A study from Texas quantified the average savings associated with reducing fertilizer use after soil testing. For a 1,000-acre U.S. farm, it exceeds $130,000 per year
by Matteo Cavallito
An analysis of soil composition can reduce fertilizer use and result in significant savings. This is reported in a study by the Texas A&M AgriLife Extension Service, a research and training agency based in College Station, USA. The study, quoted in an article published on No-Till Farmer website, quantified the positive economic returns by highlighting how small investments can generate significant results.
“By deep soil testing before planting corn, cotton, or wheat, the AgriLife Extension analysis found projected savings from $13 to $189 per acre are possible when taking advantage of the residual nitrogen in the soil and accounting for it when making growing-season decisions,” the article states.
Soil test is crucial
According to experts, in particular, farmers should focus on depth analysis to better assess the abundance nutrients. “Many producers only soil sample the top 0-6 inches (the first 15 centimeters, ed.),” said Jourdan Bell, agronomist at A&M AgriLife. “But deep soil sampling to depths of 6-24 inches or deeper, if feasible, should be done whenever possible (about 61 cm, ed.).”
Bell, in particular, mentioned how residual plant nutrient levels in the soil can vary greatly from year to year depending on many factors. These include fertilizer use but also rainfall frequency and irrigation, cropping system, and the plants’ ability to absorb the element in the previous year.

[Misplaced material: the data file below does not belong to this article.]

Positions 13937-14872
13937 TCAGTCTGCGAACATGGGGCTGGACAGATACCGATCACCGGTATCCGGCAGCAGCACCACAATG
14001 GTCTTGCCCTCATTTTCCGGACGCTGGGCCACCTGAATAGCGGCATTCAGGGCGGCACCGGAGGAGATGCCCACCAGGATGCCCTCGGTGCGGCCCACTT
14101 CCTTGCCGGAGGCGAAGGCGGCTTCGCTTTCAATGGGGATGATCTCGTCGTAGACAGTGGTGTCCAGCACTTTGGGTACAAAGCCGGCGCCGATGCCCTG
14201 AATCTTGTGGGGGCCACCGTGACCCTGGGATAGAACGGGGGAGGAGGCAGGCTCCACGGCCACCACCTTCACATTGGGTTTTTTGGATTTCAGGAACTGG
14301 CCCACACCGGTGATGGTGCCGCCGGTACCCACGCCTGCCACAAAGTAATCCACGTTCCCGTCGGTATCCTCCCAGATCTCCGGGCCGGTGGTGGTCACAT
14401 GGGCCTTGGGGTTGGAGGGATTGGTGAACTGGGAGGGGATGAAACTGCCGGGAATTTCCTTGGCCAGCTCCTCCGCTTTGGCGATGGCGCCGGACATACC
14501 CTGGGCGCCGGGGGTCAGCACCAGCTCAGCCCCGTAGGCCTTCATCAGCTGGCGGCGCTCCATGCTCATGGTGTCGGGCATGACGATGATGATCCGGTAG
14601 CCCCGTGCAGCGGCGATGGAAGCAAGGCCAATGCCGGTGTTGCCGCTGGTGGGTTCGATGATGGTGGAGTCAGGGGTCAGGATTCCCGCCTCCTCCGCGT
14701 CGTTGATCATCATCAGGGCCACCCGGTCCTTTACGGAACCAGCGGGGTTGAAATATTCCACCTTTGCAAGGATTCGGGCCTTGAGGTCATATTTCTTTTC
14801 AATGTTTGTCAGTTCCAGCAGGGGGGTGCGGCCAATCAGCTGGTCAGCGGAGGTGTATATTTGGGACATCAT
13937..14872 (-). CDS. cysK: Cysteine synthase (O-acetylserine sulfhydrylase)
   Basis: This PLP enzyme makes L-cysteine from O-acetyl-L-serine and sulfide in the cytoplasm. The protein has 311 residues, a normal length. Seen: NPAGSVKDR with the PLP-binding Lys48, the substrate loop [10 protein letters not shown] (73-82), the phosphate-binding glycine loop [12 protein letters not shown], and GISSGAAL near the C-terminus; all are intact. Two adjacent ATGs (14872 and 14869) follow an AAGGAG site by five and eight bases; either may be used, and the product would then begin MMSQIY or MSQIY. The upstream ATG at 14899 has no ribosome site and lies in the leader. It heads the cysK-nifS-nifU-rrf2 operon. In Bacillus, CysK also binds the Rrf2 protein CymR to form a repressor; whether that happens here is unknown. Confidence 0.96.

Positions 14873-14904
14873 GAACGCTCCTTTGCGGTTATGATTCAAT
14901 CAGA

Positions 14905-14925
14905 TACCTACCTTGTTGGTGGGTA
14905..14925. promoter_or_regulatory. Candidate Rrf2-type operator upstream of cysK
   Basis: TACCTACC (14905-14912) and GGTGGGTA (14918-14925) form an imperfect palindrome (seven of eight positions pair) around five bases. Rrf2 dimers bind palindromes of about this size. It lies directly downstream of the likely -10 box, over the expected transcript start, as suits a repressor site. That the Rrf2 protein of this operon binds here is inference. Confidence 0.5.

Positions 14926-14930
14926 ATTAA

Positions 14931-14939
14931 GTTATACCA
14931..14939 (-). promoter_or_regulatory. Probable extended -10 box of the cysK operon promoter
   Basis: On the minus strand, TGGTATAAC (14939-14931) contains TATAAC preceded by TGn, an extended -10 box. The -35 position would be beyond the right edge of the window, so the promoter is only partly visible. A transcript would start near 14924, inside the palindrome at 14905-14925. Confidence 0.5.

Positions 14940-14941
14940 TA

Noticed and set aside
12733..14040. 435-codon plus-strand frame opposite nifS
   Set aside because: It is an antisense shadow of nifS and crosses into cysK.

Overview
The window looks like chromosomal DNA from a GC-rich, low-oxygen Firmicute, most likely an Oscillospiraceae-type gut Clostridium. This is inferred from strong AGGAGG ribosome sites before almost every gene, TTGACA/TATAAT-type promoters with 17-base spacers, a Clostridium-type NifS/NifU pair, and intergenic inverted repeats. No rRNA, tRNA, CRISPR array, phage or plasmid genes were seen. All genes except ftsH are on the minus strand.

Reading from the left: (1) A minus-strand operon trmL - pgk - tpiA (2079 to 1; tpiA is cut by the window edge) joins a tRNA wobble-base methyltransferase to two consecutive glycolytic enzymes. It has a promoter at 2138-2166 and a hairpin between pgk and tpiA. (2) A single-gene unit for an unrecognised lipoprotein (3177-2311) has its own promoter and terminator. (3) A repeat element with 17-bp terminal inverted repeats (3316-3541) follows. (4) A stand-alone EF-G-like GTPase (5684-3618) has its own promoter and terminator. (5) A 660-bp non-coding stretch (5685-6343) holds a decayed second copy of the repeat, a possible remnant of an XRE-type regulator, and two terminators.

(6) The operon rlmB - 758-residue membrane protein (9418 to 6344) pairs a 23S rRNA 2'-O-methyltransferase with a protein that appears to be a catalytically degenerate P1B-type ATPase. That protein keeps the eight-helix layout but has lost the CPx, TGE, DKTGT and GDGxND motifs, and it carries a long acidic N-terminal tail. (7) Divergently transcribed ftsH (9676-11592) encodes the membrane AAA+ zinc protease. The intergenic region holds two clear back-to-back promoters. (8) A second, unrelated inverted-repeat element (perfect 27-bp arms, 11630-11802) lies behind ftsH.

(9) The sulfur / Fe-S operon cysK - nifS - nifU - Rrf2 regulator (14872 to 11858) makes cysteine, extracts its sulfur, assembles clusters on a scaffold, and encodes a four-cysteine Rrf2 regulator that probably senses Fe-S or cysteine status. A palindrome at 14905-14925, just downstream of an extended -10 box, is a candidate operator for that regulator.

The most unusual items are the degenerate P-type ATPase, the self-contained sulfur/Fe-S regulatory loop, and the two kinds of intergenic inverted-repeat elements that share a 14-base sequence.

In the High Plains of Texas, the region surveyed in the research, local farms manage an average of 1,000 acres. Twenty percent of the land is typically planted with wheat; the remainder is divided equally between corn and cotton (400 acres each). Researchers estimate that nitrogen fertilizer expenditures amount to about $190 per acre in corn fields, $118 in cotton fields, and $54 in wheat fields. The variability is obviously related to the different amount needed for each crop.
The study evaluated five possible scenarios based on different levels of nitrogen application following soil testing: 100 percent of the recommended amount, 75 percent, 50 percent, 25 percent and 0 percent.
For corn the benefits ranged from $47 to $189 per acre, for cotton they ranged from $30 to $118 while for wheat they ranged from $13 to $53. Soil testing, moreover, is relatively cheap. That means net savings forfertilizer can exceed $130,000 per year for each farm, according to the authors.
Fertilizer price and environmental impact remain an issue
Interest around the potential of soil testing as a cost-saving strategy in the use of chemical products has grown in past years in correspondence with the boom in fertilizer prices. The phenomenon boomed starting in 2021 and then scaled back more recently. The current numbers, in any case, are still high. In August, the fertilizer price index compiled by the World Bank was around 157.6 points, 30 percent lower on an annual basis.
This is far from the record high of April 2022 when the index had been close to 300 points, but today’s value, at the same time, is twice as high as that recorded at the end of 2020. The problem with costs, in short, has not been solved.
Reducing the use of nitrogen-based substances, in any case, does not only provide economic benefits. Excessive use of the element, in fact, can have a negative environmental impact by contaminating waterways and causing phenomena such as soil eutrophication (i.e., excessive nutrient enrichment) and endangering animal and human health.